Worthwhile: May 10, 2019

What’s up. We have arrived at another Friday. There has been another school shooting in Colorado. Too many. Too often.

Before you escape to the weekend why not check out some worthwhile bits. A Second Mountain, Assessing and obsessing, and cleaning up some sermons by broadening them.

Just ahead of launching into these, did you guess the correct name of prince Archie? Me neither. I thought it would be Darius. Onto what is worthwhile.


David Brooks is a great writer and wrestler with our current culture on the edge of faith. he has a new book that is on my Kindle and receiving accolades from all quarters. The Second Mountain is a struggle against self-actualization and seeking spiritual health.

The author spoke with Collin Hansen at the Gospel Coalition and you might gain something from the 29 minute conversation on finding something deeper. Reconnecting. For those in the valley, finding the mountain. Check it out.


Maybe we can be broken open…

Toward the opening goal, have you heard about enneagram? A way of self understanding that gives you warning signs for unhealthy perspectives. Why not know more about yourself and give it all over to Jesus?!

You can take an assessment here.


Finally comes an article that I saved and which was forwarded by a friend. Maybe I need to pay attention! 4 Ways Bad Biblical Theology Warps Sermons by Sam Emadi.

He warns against a removal of moral lessons in Scripture in pursuit of a gospel-centric biblical theology.

You don’t have to be hesitant, it is a careful and worthwhile article especially for those that preach.

Preaching that only employs biblical characters as moral exemplars is unbiblical. But preaching that fails to draw any moral implications from the lives of biblical characters is equally unbiblical.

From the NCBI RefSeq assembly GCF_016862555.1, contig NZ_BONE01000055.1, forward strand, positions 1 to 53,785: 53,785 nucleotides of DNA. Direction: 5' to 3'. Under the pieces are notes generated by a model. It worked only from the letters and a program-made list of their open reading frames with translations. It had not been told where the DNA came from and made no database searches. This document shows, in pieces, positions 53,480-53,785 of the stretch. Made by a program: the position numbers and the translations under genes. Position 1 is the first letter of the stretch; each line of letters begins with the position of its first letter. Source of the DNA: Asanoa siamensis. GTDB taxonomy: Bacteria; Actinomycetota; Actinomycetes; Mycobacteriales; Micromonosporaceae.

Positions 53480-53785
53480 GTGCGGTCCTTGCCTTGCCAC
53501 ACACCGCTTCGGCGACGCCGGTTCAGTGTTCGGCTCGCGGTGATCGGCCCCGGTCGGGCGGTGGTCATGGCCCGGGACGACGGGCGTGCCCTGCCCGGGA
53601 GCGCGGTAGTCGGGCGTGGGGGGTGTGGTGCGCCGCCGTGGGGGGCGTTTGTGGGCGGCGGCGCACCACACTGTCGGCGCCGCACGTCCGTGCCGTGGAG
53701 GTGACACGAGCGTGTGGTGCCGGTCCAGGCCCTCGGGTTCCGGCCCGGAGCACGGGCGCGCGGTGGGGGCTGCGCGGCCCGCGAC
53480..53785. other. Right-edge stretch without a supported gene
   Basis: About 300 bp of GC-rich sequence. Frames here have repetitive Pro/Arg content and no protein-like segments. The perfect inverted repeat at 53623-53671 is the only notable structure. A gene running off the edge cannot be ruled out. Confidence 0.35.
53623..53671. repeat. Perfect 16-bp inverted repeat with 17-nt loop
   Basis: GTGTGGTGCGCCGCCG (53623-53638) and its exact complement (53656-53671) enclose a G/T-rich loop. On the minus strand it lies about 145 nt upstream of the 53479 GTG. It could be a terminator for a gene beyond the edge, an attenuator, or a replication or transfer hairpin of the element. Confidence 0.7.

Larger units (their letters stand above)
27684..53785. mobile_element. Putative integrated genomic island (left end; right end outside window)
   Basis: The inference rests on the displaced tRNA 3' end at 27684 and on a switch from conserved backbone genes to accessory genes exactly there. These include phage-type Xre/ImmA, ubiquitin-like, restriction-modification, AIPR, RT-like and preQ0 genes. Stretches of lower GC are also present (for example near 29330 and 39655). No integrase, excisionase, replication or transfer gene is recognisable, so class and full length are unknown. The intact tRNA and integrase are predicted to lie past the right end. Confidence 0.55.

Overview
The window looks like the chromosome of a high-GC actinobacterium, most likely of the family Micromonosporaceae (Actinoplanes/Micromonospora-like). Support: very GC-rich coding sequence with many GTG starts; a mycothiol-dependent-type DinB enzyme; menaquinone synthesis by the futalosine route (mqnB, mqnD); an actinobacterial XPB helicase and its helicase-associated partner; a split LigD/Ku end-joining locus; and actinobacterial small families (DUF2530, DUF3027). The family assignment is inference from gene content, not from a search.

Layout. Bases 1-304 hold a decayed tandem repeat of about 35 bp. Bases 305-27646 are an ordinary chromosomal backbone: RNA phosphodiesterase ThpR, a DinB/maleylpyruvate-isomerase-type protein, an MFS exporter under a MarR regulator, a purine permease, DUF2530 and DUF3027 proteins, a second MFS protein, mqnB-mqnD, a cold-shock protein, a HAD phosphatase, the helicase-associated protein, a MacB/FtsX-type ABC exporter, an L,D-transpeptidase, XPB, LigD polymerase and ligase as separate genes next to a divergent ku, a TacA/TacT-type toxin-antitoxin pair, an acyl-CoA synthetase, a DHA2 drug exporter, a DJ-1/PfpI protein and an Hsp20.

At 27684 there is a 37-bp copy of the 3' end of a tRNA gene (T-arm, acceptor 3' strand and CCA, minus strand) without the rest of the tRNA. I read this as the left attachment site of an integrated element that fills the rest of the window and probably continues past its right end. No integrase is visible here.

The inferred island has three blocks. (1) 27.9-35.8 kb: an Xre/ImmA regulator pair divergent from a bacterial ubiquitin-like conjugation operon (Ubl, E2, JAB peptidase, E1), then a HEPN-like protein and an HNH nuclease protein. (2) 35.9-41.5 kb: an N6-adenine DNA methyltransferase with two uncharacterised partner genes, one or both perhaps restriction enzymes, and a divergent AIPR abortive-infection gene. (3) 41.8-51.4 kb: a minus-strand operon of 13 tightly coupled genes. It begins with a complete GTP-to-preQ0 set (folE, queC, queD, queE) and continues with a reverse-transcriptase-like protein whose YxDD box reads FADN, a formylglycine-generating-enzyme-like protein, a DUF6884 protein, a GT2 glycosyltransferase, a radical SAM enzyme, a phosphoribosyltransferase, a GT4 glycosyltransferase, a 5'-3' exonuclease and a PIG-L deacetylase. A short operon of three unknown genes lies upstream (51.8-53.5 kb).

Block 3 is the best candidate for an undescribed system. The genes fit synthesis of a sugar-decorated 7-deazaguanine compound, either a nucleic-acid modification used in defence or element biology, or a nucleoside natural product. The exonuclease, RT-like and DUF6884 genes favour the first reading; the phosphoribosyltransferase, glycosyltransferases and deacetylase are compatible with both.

Give it a read.


Have a great weekend. Hug the people you love and learn to love those you don’t.

The Way from Above and the Church

I am encouraged as I am reading The Way of the Dragon or the Way of the Lamb: Searching for Jesus’ Path of Power in a Church that Has Abandoned It by Jamin Goggin and Kyle Strobel.

It is essentially a call to weakness that lives in the power of Christ. Recognizing that so much of life is lived under power schemes that are actually unhealthy or evil.

Living the way of Jesus though is not a solitary endeavor. Here is what they say of the church, take it to heart.

Because we are prone to waywardness, prone to walk the path of pride, self-sufficiency, and power, we need the church to ground us in Christ and his way. We cannot live in Christ’s way on our own. This likely sounds right, but many of us functionally doubt our need for the church. Pursuing the way of Christ seems like a “me and Jesus” kind of endeavor. But our focus on ourselves unearths a deep foolishness that owes more to our culture and worldliness than it does to Scripture. We have no hope of pursuing the way from above apart from the church.

Worthwhile: May 3, 2019

It has been a bit of a whirlwind week here in Escondido but there is still plenty to share as you plan your weekend reading. A heavy subject, a better vision, and perseverance.

But first: As a member of the North County Inland Pastors Prayer group, I had the privilege of helping to draft and sign the Poway Statement on violence. It is for pastors and ministry leaders to stand together against violent acts like the one we just experienced in our community. You can view the statement at PowayPastors.org.

Anti-semitism and violence motivated by difference should have no quarter in the church and I think Jesus is bringing us as a universal church to an important moment of repentance and clarity.

Now on to the worthwhile bits for this week.


Related to the evil of white supremacy we have an article from Joe Carter on the roots of views that very well could be held in our pews.